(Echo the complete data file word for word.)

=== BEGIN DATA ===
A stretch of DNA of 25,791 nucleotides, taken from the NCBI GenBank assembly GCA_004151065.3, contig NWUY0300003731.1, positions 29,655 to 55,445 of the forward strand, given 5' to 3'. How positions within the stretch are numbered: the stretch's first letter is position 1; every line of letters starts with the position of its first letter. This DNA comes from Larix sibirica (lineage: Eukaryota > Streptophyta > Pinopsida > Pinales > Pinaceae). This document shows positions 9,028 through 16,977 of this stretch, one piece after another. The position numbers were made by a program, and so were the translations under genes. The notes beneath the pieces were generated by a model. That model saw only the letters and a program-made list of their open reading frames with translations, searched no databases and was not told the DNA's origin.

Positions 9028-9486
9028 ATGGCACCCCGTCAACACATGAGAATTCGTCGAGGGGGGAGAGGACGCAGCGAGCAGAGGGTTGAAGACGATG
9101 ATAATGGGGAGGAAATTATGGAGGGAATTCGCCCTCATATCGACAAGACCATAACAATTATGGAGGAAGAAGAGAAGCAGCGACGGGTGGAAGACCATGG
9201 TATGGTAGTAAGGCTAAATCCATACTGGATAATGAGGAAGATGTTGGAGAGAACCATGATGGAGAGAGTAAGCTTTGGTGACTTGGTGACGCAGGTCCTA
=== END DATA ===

A stretch of DNA of 25,791 nucleotides, taken from the NCBI GenBank assembly GCA_004151065.3, contig NWUY0300003731.1, positions 29,655 to 55,445 of the forward strand, given 5' to 3'. How positions within the stretch are numbered: the stretch's first letter is position 1; every line of letters starts with the position of its first letter. This DNA comes from Larix sibirica (lineage: Eukaryota > Streptophyta > Pinopsida > Pinales > Pinaceae). This document shows positions 9,028 through 16,977 of this stretch, one piece after another. The position numbers were made by a program, and so were the translations under genes. The notes beneath the pieces were generated by a model. That model saw only the letters and a program-made list of their open reading frames with translations, searched no databases and was not told the DNA's origin.

Positions 9028-9486
9028 ATGGCACCCCGTCAACACATGAGAATTCGTCGAGGGGGGAGAGGACGCAGCGAGCAGAGGGTTGAAGACGATG
9101 ATAATGGGGAGGAAATTATGGAGGGAATTCGCCCTCATATCGACAAGACCATAACAATTATGGAGGAAGAAGAGAAGCAGCGACGGGTGGAAGACCATGG
9201 TATGGTAGTAAGGCTAAATCCATACTGGATAATGAGGAAGATGTTGGAGAGAACCATGATGGAGAGAGTAAGCTTTGGTGACTTGGTGACGCAGGTCCTA